The seven technologies listed below range from hardware gadgets to online apps to security software systems for the machines you use to work through your graduate program. All of them are powerful assets in your personal battle with the stresses and challenges of the graduate study world and each of these technologies will provide you with at least one crucial and enormously time saving benefit if you try it out.
Take a look at our list below and see what you’re already using and what other useful tech tools you might have missed so far.
1. A Smartphone
Just about everybody these days owns a smart phone and there’s a good reason for this. As multipurpose tools, they’re just so damn useful! If you happen to be one of those exceedingly few grad students who hasn’t gotten around to switching your old dumb phone for one of the many increasingly low cost smartphone models on the market today, just do it already. You really won’t look back on your decision.
Not only are they great at making all your communications much cheaper thanks to numerous downloadable video and voice calling or text messaging apps (Tango, WhatsApp, etc.) they can also be used for a million different things at any time thanks to literally hundreds of thousands of other apps you can get your hands on in seconds.
Furthermore, for when you want to capture the pages of your study books for later reference, your phone’s camera combined with a note aggregating app like Evernote will do the trick in no time; the image text will even be searchable.
Tablets and even some smart phone models are slowly catching up with classical PCs and laptops in terms of processing power and versatility but when it comes to getting school and study work done easily while on the move, nothing yet beats a laptop. If you’ve already got your hands on PC/laptop access thanks to school facilities and friends and have a mobile device to handle the rest, you’re still missing out on a lot of extra efficiency unless you get your own laptop and synch it with all your other devices in terms of cloud storage and note taking software.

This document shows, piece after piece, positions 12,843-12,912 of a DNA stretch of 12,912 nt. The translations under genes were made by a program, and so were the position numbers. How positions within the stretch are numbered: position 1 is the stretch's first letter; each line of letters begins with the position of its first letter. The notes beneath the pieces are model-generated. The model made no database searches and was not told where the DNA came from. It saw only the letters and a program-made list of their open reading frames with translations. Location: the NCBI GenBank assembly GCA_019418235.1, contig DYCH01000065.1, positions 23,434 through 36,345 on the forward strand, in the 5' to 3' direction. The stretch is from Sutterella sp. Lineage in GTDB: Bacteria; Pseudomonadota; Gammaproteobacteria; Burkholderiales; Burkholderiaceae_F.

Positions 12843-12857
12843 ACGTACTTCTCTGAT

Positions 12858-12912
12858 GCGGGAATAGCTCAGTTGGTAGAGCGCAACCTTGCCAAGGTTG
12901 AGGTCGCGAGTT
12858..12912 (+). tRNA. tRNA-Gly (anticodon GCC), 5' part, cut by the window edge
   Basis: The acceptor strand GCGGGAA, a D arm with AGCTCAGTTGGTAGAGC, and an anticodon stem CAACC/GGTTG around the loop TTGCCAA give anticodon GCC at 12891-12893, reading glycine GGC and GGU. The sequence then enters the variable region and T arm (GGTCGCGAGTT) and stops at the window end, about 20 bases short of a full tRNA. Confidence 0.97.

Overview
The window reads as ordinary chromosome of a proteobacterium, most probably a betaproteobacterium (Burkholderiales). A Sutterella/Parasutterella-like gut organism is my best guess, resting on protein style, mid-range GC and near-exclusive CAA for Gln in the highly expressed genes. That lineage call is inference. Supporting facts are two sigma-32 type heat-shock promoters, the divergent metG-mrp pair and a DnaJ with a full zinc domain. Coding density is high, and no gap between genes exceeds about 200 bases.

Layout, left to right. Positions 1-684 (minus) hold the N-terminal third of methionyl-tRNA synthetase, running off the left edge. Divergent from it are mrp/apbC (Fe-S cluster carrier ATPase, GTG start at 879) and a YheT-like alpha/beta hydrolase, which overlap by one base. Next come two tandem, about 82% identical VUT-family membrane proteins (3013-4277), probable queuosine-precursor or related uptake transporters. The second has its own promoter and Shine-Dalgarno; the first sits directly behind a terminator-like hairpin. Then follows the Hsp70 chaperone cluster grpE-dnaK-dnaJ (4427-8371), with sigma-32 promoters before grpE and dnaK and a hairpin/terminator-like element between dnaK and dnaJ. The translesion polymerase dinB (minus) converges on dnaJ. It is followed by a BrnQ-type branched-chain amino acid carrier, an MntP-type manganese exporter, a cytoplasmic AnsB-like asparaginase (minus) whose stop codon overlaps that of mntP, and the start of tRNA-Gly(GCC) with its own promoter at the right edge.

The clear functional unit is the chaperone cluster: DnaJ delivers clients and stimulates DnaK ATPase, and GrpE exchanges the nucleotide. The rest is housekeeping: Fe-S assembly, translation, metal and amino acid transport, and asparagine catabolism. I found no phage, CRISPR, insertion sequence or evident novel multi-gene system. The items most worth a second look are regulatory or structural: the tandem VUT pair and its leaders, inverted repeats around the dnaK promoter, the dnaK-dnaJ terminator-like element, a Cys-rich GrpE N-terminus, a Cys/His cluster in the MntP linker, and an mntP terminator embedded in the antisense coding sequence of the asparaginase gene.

3. Cloud Storage
Cloud storage services don’t have to be complicated, and if we’re talking about extremely lean but incredibly useful systems such as DropBox and Google Drive, then their simplicity is practically an organic experience.
With these two cloud services, you get between 2 and 5 gigs of free storage and can easily rack up more with special deals. Buying storage beyond the basic free limit (which is usually more than enough!) also happens to be dirt cheap.
There is literally no easier or faster way to share documents and projects between your different devices and amongst your study/work partners than through either of these two cloud platforms. In the case of Google Drive, you can simply create a joint work folder from inside your Google account and give others access just by adding in their own Gmail addresses to the sharing options. With DropBox, granting access is as simple as creating a share link from your DropBox account and emailing or messaging it to someone else.
Evernote has got to be one of the most convenient and handy of free mobile apps out there. Available for both Android and iOS mobile platforms (or computers), this application lets you take notes, photos of notes or photos of anything you like and store them to your own synchable account for easy access across computing platforms. Furthermore, you can also use Evernote to capture snippets or screen shots from websites and online documents and later search all of this content for keywords or by tags.